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Last updated at 14:35 BST, Monday, 11 May 2009

Civilian casualties in Sri Lanka


11 May 2009

A spokeman from the United Nations has described the situation in northern Sri Lanka as a 'bloodbath' after reports of heavy civilian casualties and large-scale killing at the weekend.

Charles Haviland

Injured civilians resting at a makeshift hospital in Sri Lanka

Injured civilians


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The UN's spokesman here, Gordon Weiss, told the BBC that more than 100 children died during what he called the large-scale killing of civilians over the weekend. He said the UN had 'warned against the bloodbath scenario' and the weekend's events showed that 'that bloodbath has become a reality'.

A doctor working in the war zone said on Sunday that the bodies of 378 people had been registered at his hospital and that many other corpses were lying outside. He said heavy arms appeared to have been fired from government-run territory into a mainly civilian area under Tamil Tiger rebel control. But the government said the Tigers had done the firing. The issue of civilian casualties is highly sensitive here and the state-owned Daily News on Monday makes no mention of the incident at all.

In New York the British Foreign Secretary David Miliband is to co-sponsor informal discussions with ministers and charities on the island's humanitarian situation. The Sri Lankan government is dismissive of calls from him and other diplomats for a ceasefire in the north. It says it's about to defeat the rebels permanently and that a ceasefire would not help civilians.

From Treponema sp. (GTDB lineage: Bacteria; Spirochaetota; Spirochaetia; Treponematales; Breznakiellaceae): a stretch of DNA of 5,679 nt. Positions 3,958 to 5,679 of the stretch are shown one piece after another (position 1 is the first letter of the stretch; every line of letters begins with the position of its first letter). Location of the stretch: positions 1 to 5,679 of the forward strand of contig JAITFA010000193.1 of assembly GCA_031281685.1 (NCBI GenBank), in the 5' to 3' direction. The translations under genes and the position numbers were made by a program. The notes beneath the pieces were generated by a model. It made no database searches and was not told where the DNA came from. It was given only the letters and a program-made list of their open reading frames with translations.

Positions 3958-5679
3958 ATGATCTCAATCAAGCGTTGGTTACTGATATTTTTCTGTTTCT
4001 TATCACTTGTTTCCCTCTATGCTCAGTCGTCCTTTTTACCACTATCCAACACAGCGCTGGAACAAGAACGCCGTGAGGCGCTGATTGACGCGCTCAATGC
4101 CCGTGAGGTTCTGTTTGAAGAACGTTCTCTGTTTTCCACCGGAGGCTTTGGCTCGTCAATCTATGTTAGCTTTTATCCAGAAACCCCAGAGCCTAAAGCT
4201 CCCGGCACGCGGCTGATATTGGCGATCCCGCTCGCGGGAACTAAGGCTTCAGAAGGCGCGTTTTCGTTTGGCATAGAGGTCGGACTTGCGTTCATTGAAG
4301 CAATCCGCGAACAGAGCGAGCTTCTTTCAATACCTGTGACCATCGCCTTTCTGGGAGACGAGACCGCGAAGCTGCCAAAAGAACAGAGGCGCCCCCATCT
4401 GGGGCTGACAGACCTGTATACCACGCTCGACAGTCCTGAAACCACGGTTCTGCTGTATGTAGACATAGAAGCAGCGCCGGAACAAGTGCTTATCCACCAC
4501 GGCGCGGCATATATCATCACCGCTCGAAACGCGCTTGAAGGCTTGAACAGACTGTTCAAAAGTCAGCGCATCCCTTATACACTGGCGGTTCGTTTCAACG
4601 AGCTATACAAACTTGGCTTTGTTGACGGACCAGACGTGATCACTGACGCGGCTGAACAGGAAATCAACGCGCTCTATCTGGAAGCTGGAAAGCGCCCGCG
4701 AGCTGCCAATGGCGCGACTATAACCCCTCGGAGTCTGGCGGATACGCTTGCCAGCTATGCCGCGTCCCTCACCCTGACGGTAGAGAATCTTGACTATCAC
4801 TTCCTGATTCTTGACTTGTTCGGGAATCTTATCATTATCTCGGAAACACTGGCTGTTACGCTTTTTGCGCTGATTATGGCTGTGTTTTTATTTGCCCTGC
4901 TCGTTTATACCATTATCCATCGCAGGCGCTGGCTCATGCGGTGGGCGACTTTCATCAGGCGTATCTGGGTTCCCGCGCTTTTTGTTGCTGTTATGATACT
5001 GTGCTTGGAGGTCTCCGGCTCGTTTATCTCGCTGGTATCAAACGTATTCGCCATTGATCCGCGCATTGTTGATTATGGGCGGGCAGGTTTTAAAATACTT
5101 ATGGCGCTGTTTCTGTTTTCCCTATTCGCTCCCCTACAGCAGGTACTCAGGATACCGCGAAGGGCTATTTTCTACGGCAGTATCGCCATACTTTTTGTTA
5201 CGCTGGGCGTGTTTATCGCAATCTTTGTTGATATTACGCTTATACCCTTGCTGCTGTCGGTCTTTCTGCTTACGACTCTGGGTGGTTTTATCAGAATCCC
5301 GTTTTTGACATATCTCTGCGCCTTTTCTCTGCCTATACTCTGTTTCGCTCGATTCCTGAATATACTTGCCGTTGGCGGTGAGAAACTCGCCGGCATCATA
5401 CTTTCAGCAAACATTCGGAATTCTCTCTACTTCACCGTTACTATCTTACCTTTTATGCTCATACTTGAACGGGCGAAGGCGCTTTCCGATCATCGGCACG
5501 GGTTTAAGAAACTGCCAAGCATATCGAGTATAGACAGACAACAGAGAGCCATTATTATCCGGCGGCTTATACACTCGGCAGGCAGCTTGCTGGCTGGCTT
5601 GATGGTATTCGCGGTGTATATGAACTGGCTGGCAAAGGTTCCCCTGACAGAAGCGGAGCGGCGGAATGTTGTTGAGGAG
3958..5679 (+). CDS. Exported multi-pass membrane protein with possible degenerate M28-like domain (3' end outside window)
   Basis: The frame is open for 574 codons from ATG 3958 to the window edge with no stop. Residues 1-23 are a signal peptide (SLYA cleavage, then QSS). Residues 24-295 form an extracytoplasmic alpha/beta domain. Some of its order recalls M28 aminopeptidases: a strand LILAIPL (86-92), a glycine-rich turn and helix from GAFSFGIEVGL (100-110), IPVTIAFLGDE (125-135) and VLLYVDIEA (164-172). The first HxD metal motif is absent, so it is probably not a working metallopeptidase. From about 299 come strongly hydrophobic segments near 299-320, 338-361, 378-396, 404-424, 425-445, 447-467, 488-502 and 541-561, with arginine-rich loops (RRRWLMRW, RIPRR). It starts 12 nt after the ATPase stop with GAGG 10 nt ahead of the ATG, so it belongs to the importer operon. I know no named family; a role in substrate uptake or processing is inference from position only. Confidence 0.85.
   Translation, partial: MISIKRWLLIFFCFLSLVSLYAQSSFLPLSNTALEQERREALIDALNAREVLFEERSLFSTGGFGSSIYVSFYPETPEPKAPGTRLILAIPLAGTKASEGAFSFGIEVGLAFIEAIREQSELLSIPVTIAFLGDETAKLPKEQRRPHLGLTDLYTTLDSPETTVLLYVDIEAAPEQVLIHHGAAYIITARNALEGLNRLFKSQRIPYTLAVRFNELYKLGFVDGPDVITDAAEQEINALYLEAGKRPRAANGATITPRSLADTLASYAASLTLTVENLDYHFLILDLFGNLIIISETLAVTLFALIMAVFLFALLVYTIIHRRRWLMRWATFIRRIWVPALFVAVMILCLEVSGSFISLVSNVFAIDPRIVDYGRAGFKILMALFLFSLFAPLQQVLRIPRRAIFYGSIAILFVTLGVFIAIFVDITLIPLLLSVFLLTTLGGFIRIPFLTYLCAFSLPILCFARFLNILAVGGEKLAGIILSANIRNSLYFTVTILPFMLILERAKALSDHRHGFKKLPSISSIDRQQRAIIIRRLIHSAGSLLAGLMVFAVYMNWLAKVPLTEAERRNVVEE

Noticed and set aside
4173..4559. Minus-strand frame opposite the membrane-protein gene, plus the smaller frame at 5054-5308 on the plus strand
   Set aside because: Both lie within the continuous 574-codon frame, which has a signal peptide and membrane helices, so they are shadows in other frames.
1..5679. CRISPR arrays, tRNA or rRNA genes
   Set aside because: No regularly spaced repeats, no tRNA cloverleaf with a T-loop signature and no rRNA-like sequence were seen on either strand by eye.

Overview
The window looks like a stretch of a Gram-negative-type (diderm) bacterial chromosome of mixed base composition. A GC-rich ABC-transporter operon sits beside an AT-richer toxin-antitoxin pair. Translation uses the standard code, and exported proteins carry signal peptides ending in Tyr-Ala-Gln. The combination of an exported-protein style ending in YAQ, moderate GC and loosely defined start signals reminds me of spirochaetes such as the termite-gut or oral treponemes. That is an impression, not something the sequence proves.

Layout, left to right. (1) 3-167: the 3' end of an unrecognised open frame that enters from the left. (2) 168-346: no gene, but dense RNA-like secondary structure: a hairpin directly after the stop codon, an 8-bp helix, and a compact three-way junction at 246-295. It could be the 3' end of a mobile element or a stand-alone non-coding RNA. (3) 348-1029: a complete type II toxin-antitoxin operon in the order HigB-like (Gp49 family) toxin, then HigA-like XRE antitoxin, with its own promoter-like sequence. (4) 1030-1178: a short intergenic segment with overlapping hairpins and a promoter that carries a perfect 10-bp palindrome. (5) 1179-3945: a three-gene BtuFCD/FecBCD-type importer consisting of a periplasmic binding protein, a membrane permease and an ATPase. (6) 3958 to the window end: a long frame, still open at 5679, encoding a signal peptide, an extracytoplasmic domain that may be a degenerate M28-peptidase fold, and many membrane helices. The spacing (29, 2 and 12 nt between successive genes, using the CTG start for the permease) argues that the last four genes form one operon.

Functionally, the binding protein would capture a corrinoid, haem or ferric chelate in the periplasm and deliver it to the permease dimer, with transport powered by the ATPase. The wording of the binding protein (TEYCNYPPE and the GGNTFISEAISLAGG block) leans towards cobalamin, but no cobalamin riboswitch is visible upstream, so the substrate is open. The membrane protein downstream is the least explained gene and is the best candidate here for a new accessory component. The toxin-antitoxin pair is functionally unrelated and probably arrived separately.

Charles Haviland, BBC News, Colombo


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someone (male or female) who is chosen by an organisation to speak officially to the public for it
people who are not members of the police or armed forces
bloodbath scenario
an extremely violent event in which a great number of people are killed
people's dead bodies
heavy arms
large weapons and equipment used to kill and injure people
government-run territory
land or area controlled by the government or state
civilian casualties
people injured or killed in an act of violence or an accident
support by giving encouragement, time or money - along with somebody else
connected with improving people's lives and reducing suffering
deciding that something or someone is not important and not worth considering
people whose job is to officially represent one country while being in another
agreement to stop fighting to allow discussions about peace to happen

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